It is important to understand that a Questioning is not a conversation and should never be treated as such. Your responsibility is to respond to each question that is asked with (as far as can be done) ‘yes’, ‘no’, ‘I don’t know’, ‘I’m not sure’ or ‘I don’t remember’. Never guess and don’t make any assumptions. Listen carefully to each question and respond only to the question that has been asked – don’t explain or expand on what you think the other lawyer might be asking.

A Questioning is not a ‘hearing’ – no decision is made as a result of a Questioning. It is a completely one-sided (slanted to the other side) process that is most like a police interrogation. The transcript that is recorded by the court reporter is much like having the police videotape an interrogation and then having the police use it against the you by only having to show the judge the parts of the videotape that the police thought portrayed you as a criminal. The judge would not be allowed to see any parts of the videotape where you declared your innocence.

At Questioning you are NOT building a record that can help you. Every thing you say can be used against you. Remember, you are not smarter than the Defence lawyer–that’s a game you cannot win.  Say as little as possible, never volunteer information, and never guess – these are the only ways to limit the damage that you can do to your case at a Questioning.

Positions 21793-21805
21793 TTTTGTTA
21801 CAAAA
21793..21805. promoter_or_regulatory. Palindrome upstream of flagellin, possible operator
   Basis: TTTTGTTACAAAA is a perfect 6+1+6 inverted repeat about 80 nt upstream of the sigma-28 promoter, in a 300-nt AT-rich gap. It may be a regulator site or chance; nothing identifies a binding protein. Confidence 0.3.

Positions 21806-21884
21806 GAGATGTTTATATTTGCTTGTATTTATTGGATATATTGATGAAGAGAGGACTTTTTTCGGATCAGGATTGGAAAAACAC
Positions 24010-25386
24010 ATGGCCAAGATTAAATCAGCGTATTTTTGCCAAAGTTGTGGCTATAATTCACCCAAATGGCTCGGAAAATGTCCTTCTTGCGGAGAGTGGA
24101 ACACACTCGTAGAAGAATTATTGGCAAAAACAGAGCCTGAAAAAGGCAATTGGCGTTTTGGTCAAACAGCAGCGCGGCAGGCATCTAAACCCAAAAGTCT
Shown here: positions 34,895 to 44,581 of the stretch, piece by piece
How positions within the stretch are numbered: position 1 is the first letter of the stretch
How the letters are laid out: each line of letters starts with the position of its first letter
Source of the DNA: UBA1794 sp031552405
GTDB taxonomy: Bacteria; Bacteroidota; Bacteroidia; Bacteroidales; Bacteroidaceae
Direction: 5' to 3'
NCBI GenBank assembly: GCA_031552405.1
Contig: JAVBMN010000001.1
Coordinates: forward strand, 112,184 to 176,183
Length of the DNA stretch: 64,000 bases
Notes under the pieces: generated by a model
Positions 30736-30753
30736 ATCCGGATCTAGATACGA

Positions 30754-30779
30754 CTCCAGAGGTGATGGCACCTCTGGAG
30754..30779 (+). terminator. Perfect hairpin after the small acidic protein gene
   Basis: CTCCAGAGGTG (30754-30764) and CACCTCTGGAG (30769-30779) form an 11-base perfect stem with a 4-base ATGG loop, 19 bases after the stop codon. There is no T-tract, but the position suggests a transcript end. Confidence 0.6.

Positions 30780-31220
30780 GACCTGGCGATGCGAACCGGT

At a typical Questioning there will be a number of questions that you don’t have the answer to, but with some reasonable efforts you could find out the answers. There may be some doctors or treatment providers that you have seen that you have not provided their treatment charts to the Defence lawyer prior to the Questioning. This may be because your lawyer was unable to find the doctor or treatment provider or was simply unaware that you had seen a particular doctor or treatment provider. In these situations it is usual for the Defendant’s insurance lawyer to ask for an ‘Undertaking’ to provide the answers to the questions, doctor’s or treatment provider’s treatment charts, as the case may be.

An ‘undertaking’ is a promise made under oath (at a Questioning) to make reasonable efforts to provide an answer or obtain a document that is relevant and material to your claim for damages from your injuries. Typically your lawyer will respond at the Questioning on your behalf when a request for an Undertaking is made by the lawyer for the Defendant.

After the Questioning, your lawyer will emails or send letters to the doctors or treatment providers requesting their charts or other documents that have been promised to the Defence lawyer as part of the Undertakings. If any of the Undertakings were things that only you can do, such as searching your own home for a particular document or item, then your lawyer will ask you to complete that Undertaking.

As an Undertaking is a promise made under oath, it is important to complete these promises to the best of your ability. It is okay if you are unable to provide the document or item that you have Undertaken to obtain, as long as you made your best efforts to try to complete the Undertaking. Typically it will take 3 to 4 months to complete all of the Undertakings that may have been given at your Questioning. Of course, the amount of time that it takes to complete all of the answers to Undertakings will be somewhat dependent upon the number of Undertakings and the assistance or lack of cooperation that you receive from others.